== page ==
Baroque and Beyond C. 1600–1850

Neoclassical Art

What are some significant examples of eighteenth-century neoclassical architecture?

  • Chiswick House—Designed and built between 1724 and 1729 by Robert Boyle, the Third Earl of Burlington in West London, England. Greatly inspired by the architect Palladio and his Villa Rotunda, Chiswick House features an octagonal dome and a large but simple portico with an empty pediment. The overall style is restrained, flat, and symmetrical.
  • Pulteney Bridge—Designed by celebrated Scottish architect, Robert Adam (1728–1792), who also designed great buildings such as the Edinburgh City Chambers and Culzean Castle in Ayrshire, Scotland. The unique, Palladian style Pulteney Bridge (completed in 1773) crosses the River Avon in Bath, England, and is lined with shops.


    American forefather Thomas Jefferson believed in the power of architecture to help establish a unified sense of American identity and democratic idealism. As an architect, he was inspired by classical architecture and infused classical elements into his projects, including his personal home, Monticello.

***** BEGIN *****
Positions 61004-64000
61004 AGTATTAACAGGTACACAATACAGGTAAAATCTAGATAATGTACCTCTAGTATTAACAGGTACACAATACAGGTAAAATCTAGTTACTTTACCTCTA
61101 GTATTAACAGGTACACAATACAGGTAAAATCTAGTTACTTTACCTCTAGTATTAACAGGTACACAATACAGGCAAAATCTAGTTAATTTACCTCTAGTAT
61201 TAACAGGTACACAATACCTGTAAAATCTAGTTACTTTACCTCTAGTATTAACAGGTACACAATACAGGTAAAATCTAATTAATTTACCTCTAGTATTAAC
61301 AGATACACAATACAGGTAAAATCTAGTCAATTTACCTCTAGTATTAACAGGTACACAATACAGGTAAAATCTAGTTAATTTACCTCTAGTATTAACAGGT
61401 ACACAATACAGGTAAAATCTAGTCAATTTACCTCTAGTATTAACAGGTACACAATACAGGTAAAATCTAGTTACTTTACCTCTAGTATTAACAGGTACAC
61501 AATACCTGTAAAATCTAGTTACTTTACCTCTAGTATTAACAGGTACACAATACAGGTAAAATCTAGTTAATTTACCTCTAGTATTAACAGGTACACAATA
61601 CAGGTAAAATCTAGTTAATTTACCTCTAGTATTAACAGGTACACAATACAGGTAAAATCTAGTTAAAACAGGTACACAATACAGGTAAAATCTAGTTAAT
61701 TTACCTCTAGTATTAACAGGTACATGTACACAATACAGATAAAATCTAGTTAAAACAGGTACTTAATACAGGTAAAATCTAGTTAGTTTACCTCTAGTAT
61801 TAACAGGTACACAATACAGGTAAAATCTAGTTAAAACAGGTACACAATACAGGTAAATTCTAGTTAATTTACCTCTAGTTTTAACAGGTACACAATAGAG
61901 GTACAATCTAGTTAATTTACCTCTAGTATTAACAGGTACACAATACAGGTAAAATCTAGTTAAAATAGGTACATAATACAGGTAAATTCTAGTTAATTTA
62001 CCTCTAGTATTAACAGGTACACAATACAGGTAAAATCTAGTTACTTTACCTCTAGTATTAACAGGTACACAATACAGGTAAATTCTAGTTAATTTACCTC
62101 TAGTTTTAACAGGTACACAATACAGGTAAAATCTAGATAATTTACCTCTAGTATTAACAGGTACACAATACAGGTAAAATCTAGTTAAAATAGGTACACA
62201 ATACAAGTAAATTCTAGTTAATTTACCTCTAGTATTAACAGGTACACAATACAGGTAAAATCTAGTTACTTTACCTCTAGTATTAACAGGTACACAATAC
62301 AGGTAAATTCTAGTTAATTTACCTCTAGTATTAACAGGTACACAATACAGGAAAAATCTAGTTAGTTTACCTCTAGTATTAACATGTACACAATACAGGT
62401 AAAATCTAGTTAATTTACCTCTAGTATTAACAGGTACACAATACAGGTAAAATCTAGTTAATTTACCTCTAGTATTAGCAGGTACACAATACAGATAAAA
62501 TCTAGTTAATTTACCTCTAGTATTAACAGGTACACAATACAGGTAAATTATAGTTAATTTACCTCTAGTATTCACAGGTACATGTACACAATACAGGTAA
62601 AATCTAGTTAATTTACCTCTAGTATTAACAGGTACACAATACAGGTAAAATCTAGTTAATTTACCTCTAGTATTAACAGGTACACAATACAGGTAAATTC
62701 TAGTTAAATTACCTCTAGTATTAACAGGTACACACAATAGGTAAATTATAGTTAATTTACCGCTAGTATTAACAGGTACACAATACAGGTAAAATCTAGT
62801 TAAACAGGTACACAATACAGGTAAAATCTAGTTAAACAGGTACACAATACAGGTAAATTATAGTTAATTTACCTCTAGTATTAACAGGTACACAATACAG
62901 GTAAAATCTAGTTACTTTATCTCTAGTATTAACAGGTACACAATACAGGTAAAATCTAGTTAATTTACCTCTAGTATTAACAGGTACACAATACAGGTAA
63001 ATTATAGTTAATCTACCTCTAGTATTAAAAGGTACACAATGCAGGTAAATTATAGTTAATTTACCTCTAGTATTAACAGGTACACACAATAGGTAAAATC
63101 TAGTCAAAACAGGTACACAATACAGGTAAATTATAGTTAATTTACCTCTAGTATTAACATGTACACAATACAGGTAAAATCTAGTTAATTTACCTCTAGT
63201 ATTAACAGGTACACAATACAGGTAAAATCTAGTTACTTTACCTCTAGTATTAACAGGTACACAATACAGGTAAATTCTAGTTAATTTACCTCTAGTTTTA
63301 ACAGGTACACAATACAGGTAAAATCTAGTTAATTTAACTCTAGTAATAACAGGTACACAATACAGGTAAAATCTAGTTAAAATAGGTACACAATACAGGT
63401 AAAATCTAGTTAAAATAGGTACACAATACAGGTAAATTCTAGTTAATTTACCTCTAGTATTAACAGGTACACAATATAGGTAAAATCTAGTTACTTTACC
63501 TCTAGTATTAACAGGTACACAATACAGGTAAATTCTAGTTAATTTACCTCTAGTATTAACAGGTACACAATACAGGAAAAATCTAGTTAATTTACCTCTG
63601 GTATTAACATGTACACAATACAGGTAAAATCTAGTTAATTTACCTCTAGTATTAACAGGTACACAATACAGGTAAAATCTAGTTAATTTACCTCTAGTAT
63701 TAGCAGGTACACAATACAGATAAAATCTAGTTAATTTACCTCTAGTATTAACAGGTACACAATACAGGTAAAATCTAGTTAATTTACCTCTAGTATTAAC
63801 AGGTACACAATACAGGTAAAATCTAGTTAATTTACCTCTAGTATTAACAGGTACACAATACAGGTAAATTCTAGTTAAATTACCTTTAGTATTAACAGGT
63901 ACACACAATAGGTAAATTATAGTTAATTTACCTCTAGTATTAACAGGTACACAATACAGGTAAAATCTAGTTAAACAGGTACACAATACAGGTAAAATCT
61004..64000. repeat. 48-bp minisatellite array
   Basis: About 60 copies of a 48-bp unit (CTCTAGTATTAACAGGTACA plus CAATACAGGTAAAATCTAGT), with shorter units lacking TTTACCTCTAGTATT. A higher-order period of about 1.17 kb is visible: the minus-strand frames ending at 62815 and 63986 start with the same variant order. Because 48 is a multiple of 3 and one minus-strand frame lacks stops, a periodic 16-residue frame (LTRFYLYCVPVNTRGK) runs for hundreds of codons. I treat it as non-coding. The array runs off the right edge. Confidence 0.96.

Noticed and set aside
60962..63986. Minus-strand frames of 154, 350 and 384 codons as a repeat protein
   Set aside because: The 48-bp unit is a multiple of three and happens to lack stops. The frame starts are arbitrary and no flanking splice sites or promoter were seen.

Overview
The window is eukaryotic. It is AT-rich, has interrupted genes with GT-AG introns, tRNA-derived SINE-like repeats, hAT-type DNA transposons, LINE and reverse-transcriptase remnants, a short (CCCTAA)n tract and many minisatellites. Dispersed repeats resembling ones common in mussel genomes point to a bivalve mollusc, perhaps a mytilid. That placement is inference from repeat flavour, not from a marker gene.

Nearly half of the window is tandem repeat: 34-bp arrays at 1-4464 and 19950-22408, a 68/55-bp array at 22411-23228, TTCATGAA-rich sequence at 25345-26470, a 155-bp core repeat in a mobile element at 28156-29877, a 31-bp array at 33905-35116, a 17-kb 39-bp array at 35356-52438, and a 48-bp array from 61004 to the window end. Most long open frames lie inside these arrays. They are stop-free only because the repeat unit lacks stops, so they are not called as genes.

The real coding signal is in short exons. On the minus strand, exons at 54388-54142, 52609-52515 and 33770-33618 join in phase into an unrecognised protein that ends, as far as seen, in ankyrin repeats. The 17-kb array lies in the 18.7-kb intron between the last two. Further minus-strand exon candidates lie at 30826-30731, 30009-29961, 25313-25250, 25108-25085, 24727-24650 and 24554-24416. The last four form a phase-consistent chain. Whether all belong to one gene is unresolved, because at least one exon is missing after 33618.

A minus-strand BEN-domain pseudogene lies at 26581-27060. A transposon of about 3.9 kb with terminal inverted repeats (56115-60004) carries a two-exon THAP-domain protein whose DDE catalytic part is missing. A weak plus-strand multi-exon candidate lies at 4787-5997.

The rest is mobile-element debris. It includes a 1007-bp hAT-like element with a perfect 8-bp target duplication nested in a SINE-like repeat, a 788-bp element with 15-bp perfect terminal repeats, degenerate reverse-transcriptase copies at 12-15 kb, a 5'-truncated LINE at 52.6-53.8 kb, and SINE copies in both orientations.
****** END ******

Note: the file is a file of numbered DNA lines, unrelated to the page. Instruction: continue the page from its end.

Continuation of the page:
• Théâtre de l’Odéon—Originally called the Théâtre Français, this austere neoclassical building was designed by Marie-Joseph Peyre between 1767 to 1770. Almost completely void of decoration, the portico features columns of the simplest Tuscan Order and has no pediment. The building emphasizes its horizon-tality and geometric symmetry.
  • Monticello—Designed by Virginia statements and author of the Declaration of Independence, Thomas Jefferson, as his private residence in Charlottesville between 1769 and 1782, with later redesigns between 1796 and 1908. Jefferson was interested in developing a uniquely American style of architecture that would promote patriotism and help to form the new country’s national identity.


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